announcement

Give investment tips and advice.

Understanding the Concept of Deficit Spending with Examples

Understanding the Concept of Deficit Spending with Examples

Deficit spending occurs when the expenses incurred are more than the receipts. It is usually associated with the government's policies regarding spending of economic resources. This Buzzle article will help you understand the concept of deficit spending and its historical significance along with some examples.
Neha B Deshpande
"I don't think we'll solve the problem of the deficit until three things happen: We need more discipline on spending in Congress. We need a constitutional amendment requiring Congress to balance the budget. And we need to give our presidents a line-item veto."
―Ronald Reagan, An American Life
Deficit spending occurs when the expenses incurred are more than the income during a particular period. This terminology is commonly associated with government spending and its fiscal policies. However, it has been chronicled by arguments, with criticism by many economists on one hand, while others say that it is necessary during times of need, and is advantageous to the economy. There are many reasons why deficit spending can occur.

Let's delve deeper into how deficit spending occurs, the reasons, sources of borrowing, and its impact on the economy.

When Does Deficit Spending Occur?

► Here's a quick recap of the concept of deficit spending. It occurs when the government spends more than its receipts. It may occur due to several reasons such as war, natural calamities, emergency situations such as epidemics, etc., or any unknown situation which may arise, that may induce the government to increase their spending during a certain period. However, you can apply the concept of deficit spending to a simple real-life example too.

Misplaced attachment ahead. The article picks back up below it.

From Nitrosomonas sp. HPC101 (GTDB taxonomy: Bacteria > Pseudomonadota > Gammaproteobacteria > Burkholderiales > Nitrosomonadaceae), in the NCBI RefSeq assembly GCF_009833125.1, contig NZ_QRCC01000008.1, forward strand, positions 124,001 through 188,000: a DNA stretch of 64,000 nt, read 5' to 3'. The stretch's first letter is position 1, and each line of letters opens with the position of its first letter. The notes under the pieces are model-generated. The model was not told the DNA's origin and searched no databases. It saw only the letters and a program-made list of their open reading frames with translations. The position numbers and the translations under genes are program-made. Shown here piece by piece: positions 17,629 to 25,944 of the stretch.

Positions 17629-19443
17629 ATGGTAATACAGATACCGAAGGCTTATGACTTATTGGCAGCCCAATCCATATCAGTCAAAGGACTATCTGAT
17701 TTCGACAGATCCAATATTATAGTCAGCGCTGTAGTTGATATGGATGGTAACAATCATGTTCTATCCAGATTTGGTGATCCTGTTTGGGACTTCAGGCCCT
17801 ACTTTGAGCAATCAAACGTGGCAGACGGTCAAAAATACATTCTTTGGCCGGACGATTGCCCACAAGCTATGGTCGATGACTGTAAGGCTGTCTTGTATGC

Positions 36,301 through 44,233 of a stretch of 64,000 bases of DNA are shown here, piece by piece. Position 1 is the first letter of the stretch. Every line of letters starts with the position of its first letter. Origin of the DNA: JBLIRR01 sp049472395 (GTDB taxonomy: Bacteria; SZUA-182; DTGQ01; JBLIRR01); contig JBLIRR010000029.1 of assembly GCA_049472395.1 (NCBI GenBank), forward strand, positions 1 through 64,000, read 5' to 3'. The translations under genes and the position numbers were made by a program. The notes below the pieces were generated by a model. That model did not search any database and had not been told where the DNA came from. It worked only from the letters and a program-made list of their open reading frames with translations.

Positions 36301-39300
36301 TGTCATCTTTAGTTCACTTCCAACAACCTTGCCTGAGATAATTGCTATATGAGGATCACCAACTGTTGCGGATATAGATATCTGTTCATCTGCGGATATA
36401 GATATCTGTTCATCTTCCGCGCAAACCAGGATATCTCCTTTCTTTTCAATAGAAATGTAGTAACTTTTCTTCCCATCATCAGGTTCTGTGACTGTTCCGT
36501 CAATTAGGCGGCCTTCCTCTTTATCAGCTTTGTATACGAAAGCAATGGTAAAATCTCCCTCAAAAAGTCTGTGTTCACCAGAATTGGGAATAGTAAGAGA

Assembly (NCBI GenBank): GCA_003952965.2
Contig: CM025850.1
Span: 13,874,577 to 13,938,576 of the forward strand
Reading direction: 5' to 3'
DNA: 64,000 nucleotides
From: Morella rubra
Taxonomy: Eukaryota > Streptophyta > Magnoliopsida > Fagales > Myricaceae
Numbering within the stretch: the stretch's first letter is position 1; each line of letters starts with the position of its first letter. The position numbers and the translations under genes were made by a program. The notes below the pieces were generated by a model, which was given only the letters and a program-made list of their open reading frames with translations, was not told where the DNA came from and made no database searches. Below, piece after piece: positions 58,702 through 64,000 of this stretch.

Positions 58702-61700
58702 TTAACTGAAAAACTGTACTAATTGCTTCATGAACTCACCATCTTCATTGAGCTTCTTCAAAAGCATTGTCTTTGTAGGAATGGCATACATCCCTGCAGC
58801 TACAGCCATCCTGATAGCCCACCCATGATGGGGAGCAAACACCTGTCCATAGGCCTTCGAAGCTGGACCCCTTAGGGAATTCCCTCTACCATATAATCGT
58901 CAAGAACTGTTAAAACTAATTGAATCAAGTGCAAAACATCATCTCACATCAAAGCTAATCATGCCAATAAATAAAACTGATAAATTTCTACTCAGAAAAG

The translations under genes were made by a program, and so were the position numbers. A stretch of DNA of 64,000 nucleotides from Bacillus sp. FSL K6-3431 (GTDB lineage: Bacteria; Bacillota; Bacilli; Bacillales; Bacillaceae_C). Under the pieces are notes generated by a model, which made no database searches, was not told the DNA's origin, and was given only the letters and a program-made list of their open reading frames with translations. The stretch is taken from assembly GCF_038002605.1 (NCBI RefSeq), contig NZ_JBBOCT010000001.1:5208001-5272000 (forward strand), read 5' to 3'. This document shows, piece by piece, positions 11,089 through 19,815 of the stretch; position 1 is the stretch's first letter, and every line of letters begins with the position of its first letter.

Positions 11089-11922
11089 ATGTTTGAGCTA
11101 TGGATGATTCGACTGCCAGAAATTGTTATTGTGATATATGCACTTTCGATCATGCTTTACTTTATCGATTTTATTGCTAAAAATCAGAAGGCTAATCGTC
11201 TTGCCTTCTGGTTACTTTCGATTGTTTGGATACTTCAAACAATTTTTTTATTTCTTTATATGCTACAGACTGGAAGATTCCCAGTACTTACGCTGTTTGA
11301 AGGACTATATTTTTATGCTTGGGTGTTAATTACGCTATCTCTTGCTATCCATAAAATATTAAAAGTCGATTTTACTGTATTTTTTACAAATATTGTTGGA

► Say you plan to buy a vehicle for your family, and your income is not sufficient to bear the cost of the vehicle. However, buying a vehicle has become a necessity. In that case, you borrow funds from institutional or non-institutional sources and buy the vehicle out of borrowed funds. This is nothing but deficit spending. Similarly, the government faces a situation of deficit spending in case there is a need to spend more than the collections. Of course the scenario of government spending is more complicated, and this kind of spending has to be approved by the requisite authorities.

► In a similar scenario, a corporate entity may have a situation of deficit spending in case it needs funds for capital investment i.e. to buy a new asset or to initiate a new project. In that case, the company borrows funds either through debt or through equity.

Viewpoint of Economist John Maynard Keynes

► Keynes was a modern economist who supported deficit spending, saying that the need to spend was due to the fact that it may be a catalyst to the growth of an economy. The government may borrow from the private sector and repay them by spending on infrastructure and other growth plans.

► He stated that such a kind of government spending should be done in certain limits, beyond which, it may prove to be a disadvantage to the economy, and may even result in inflation.

Sources of Debt Funds for the Government